Act of Kindness on Mount Bogong - Sponsored Athlete Sia Kindberg to the Rescue
A beautiful, but humid and overcast day set the scene for an enjoyable hike up the Staircase Spur Trail to reach the summit of Mount Bogong, the highest mountain in Victoria. A check of the weather forecast predicted showers, however nothing to be concerned about nor turned away by. Shorts and t-shirt seemed like appropriate attire given the glimpses of sun, high humidity and stable weather conditions prior to leaving. Our hiking packs were filled with water, food, and everything in-between. Everything minus the gear needed to battle a storm should one roll in; no extreme weather predictions, no worries.
As we parked the car and threw our jackets in our packs, I caught a smile from a stranger parked to the left hand side of my car. I noticed she was decked out with an abundance of gear, it wasn’t hard to assume she was training for something in particular. My partner Matt and I looked like absolute rookies lined up next to her; believe it or not, we aren’t hiking rookies at all. We both have hiking experience, Matt in particular who has been around the traps hiking in all places of the world.
We soon set off on our adventure, anticipating a 4-5 hour round trip. Many laughs, deep conversations, and sips of water were had as we made our way up the mountain. The alternation of sunshine and cloud darted through the trees, we were sweating bullets. It was hot. We were having a good time. We neared the top of the tree line, coming to the last 1.5kms of the hike. It started to rain lightly, and we were almost relieved at the cool change upon us. We put our jackets back on to try and remain dry and kept going.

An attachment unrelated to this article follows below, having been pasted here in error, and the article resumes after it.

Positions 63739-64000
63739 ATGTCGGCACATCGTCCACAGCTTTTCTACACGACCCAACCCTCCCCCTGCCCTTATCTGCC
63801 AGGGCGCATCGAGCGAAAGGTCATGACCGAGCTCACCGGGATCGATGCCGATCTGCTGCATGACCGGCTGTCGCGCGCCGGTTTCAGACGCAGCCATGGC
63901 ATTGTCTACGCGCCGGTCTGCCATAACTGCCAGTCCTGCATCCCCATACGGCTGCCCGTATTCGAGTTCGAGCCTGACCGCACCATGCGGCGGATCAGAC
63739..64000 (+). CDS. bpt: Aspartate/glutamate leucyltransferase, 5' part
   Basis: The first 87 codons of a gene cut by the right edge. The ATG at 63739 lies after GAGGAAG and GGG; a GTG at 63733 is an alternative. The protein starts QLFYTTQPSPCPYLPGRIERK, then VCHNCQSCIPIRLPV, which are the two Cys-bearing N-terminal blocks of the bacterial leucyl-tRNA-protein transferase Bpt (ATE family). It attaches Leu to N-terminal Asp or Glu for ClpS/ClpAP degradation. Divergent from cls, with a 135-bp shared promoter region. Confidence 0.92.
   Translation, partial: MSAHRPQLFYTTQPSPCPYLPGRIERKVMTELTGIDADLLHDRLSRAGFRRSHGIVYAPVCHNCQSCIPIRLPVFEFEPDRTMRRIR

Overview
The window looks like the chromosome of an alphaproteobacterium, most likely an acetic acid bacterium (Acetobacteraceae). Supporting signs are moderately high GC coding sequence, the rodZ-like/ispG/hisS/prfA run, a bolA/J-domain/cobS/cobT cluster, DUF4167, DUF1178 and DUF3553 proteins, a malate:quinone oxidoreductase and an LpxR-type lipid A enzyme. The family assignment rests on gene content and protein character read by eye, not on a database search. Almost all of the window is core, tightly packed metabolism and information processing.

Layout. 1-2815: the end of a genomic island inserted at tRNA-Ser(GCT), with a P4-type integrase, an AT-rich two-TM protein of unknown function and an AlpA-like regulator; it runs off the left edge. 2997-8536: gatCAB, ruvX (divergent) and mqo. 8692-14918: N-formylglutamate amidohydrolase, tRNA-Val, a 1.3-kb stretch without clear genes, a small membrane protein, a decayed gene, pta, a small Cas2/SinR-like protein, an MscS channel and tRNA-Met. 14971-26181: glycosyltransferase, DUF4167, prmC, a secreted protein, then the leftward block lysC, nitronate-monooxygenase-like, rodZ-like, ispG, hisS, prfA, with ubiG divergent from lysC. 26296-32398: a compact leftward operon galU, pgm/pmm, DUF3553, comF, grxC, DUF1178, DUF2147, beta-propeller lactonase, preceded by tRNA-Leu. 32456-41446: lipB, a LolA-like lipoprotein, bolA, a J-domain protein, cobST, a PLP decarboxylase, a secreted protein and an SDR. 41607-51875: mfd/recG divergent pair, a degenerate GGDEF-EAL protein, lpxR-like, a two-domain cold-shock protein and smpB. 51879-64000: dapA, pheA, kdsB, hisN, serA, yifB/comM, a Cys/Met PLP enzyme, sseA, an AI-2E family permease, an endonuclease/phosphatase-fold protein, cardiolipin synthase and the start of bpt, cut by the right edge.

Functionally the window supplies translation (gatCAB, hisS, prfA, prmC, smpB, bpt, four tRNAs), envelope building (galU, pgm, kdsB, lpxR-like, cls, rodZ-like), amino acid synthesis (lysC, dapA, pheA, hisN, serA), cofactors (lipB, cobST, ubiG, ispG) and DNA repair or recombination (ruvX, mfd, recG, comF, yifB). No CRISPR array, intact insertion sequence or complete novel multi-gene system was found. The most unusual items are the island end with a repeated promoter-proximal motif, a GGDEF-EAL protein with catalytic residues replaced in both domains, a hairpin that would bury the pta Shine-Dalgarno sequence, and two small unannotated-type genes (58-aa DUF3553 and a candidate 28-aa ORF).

Once above the tree line reaching the exposed treeless plateau of land, we were now not dripping wet from sweat, but from the rain that was now pouring down, we were no longer protected from the trees around us and our jackets seemed non-existent. Little did we know, this point was the very beginning of a series of unfortunate events.
We stopped and assessed the situation about 15 minutes later; we were so close to the top, we weren’t backing out now. The rain felt like pin pricks on our skin it was falling that hard, and the head wind could’ve blown you over backwards. The cloud was thick and you couldn’t see 2m in front of you. The storm continued to roll in and the rain and wind progressed tenfold. To continue to walk was challenging, we were literally hiking through a river that was flowing over the rocks. Everything was beyond wet and cold at this point.
I recall stopping about 800m from the summit; my limbs were numb and mentally and physically, I was done. Although when you’re co-hiking, you stick together. Matt being the enthusiastic, non-quitting weapon he is, pushed us to the top. And we made it.
The view wasn’t what we had expected, in fact there was no view at all and the opportunity to eat didn’t exist because of the extreme weather conditions. We knew we had to wait until we made our way back to the hut to stop and consume food which was at least 2km away. I had no idea how I was going to make it back down this mountain.